beauty

The Chop: Dye, chop, repeat...

Image: Ashley Chegwyn (supplied) I’m bit of a Rachel McAdams. I’ve had every hairstyle under the sun, and that’s since I graduated high school a year ago. But uni is the time for experimentation, right? Around the time of my 18th birthday, I decided my hair needed a change. I was no longer a high schooler – I was an adult who had this new sense of maturity that I wanted to display through my hair and the decisions I made about it. My long golden hair was no longer needed for a fancy up style I had planned for my formal and it was constantly up in a ponytail due to the extreme heat anyway.

22 problems only girls with thick hair will understand

So, I was ready to make the chop. Inspired by Taylor Swift’s bob (who wouldn’t be?), I went to my hairdresser with the following picture in hand and cut what felt like all of my hair off.

The results? Something that suited the small amount of fine hair I have and could still be pulled back on days when I didn’t feel like holding a hot straightener to my head. But that wasn’t enough of a change. The next time I visited my hairdresser, I came up with the idea of adding a few red foils to change up the look a bit. If only I knew what I had started.

The Chop: “I suddenly decided to cut my hair. I blame Taylor Swift.”

I had become addicted to changing my hair. Over the red, I asked my hairdresser to put in a few more blonde foils, which meant I was now sporting a colour that looked kind of blonde but also kind of red. We also switched up my hairstyle, keeping it short but introducing a more concave shape. She gave me a few layers that I could texturise and add a bit of curl to, which suited the messy trend. And I didn’t mind the extra bit of effort that was needed in the morning to achieve that look.

Check out Ashley's hair transformation here. Post continues below:

That style only lasted a month. I mean, adding foils was something I’d always done. Why not try an all-over colour? Taking my desire for experimentation one step further, I decided to go platinum blonde. I loved it. It was lighter than anything I’d imagined myself ever doing and even earned me the nickname of Elsa (from Frozen), but it gave me an icy look that was suitable for the winter trends and brought out my blue eyes. Not to mention most of my uni lecturers and teachers picked up my name pretty quickly (how could you not notice the girl with the bright blonde hair walking into the room?) Looking back, I wish I hadn’t done it. My hairdresser hadn’t gradually introduced the bleach to my hair through foils, which helps reduce the damage that it can cause.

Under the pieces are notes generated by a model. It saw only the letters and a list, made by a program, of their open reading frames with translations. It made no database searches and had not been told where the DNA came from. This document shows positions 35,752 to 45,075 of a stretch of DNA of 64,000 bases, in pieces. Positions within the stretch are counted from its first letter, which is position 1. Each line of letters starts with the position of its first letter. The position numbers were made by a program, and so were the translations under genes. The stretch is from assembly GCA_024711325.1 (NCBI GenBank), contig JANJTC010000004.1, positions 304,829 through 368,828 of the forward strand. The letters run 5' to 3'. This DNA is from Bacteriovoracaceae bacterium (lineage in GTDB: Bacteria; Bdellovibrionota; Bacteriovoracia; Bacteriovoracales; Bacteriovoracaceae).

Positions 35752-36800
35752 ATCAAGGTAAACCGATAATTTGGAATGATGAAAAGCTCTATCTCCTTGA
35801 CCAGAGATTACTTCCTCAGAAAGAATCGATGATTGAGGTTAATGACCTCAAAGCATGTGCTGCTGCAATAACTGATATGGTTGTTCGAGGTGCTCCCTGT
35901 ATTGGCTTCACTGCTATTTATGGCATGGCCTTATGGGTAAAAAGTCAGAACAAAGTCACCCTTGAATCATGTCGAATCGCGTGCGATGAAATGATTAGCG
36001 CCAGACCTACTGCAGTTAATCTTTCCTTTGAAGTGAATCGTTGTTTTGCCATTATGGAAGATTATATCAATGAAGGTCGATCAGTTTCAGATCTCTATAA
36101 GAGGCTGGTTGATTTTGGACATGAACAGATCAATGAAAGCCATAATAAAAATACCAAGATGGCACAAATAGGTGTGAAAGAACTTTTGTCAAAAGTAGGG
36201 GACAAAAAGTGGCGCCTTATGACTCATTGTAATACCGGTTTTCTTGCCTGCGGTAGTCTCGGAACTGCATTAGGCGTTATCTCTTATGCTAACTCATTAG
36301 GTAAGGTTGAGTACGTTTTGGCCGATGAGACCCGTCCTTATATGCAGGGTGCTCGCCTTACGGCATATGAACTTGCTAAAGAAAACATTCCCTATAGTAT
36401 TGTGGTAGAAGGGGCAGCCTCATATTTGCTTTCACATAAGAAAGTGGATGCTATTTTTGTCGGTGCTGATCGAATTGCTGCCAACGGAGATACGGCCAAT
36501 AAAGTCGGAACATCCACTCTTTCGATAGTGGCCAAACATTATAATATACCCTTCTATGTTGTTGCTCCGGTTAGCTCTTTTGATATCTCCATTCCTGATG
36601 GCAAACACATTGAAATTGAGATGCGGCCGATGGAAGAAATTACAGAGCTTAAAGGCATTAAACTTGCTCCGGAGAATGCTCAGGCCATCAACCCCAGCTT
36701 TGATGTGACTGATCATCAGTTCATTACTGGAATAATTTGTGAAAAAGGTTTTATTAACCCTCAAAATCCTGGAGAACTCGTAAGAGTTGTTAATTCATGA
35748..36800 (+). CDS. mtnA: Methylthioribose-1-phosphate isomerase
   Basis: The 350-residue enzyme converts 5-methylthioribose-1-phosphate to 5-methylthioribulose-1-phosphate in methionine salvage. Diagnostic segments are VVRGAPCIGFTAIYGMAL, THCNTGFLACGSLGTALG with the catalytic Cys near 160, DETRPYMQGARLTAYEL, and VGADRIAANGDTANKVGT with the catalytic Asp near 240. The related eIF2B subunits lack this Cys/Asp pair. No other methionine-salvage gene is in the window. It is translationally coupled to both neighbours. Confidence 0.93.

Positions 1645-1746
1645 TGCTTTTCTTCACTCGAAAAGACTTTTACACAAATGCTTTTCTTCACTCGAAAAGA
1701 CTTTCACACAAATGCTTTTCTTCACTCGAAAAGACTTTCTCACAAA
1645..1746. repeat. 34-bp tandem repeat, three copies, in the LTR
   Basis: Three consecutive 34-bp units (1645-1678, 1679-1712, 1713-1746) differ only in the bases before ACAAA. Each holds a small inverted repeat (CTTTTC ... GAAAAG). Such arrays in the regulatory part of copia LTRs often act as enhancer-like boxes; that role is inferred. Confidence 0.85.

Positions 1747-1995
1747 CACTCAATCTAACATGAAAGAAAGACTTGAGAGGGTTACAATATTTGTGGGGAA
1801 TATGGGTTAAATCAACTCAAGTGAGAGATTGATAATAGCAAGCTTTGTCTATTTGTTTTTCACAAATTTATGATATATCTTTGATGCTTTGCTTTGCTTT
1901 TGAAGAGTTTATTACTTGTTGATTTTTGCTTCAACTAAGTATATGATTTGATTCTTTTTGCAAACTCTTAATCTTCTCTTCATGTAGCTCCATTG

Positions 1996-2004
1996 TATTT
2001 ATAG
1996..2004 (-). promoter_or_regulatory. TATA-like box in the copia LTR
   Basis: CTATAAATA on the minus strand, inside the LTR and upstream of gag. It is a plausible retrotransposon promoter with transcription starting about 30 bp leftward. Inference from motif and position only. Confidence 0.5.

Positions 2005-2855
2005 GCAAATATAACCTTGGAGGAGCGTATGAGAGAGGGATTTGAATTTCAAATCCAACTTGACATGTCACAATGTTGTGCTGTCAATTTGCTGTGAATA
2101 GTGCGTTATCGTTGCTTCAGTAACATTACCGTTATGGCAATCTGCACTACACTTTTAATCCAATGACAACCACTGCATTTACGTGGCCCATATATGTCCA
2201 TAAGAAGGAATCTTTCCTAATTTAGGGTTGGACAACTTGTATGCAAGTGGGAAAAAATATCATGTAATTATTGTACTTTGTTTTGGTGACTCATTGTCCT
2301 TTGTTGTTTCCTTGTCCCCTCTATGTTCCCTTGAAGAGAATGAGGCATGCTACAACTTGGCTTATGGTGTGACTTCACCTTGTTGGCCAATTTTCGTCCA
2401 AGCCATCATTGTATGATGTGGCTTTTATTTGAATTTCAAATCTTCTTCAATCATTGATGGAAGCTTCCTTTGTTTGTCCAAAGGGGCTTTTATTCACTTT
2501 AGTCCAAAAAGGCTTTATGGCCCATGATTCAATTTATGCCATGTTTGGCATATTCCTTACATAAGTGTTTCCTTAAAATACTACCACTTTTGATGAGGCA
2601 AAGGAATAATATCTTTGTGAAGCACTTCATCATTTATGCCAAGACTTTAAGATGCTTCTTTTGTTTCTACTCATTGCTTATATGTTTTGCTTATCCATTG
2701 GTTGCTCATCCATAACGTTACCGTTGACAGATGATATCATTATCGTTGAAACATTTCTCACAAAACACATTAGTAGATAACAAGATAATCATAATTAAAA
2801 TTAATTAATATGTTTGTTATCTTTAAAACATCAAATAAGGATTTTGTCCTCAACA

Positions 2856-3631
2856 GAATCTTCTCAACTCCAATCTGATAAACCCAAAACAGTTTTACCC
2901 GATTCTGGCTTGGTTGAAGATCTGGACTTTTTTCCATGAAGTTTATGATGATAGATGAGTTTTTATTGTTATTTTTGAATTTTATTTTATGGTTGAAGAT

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The Chop: “A hairdresser fried my hair, so I had to cut it all off”

A few weeks later, I was sitting in her chair complaining of frizzy dead ends. The hair that I had tried to grow had to be cut again. It wasn’t just a light trim either. The bleach had damaged my hair to the point where I was back to sporting a bob that had a slight concave (which would stop me from looking like Dora The Explorer before her makeover, as my hairdresser put it). I felt like crying. I had post-chop regrets as this point. The problem was far from fixed, though. I returned a week later with the desire to take my hair back to my natural colour, hoping that would fix everything. How naive was I? My natural colour is a dark blonde that is on the verge of a mousy brown. That meant I had to put a red dye over the blonde, otherwise the dyes would’ve reacted and turned my hair green.

"I had gone from Elsa to Anna."

I spent eight hours at the hairdresser that day and my hair was dyed three times. The first time it had come out a dark pink, the second time it was still wishy washy but a strawberry blonde was achieved on the third go. I had finally managed to go from Elsa to Anna. My hair had been put through the ringer but the ordeal wasn’t over yet. My hair was trimmed again. There was no real improvement to my hair and I felt like I had breakage everywhere. I bit the bullet and returned to one of my old hairdressers, who put my hair on a strict diet of rinses (that matched the strawberry blonde colour) and treatments. She adjusted my cut to remove all of the breakages and evened it out to get rid of the short layers that I just couldn’t manage. By this point, I missed the versatility that long hair offered and didn’t see my hair returning to its former glory any time soon. So, my hairdresser cut-in clip in extensions that I could use whenever I needed to go out. My hair has been on quite a journey this year. While I really love the colour right now, I wish that I could go back to the first time I sat in my hairdresser’s chair and ask her for my usual ash coloured foils. I’d still have my long hair and I wouldn’t have to worry about damaging it with my styling tools. Moral of this story? Beware the bleach. Have you ever overdone it on the hair dye? Do tell... Check out the rest of our The Chop series here.

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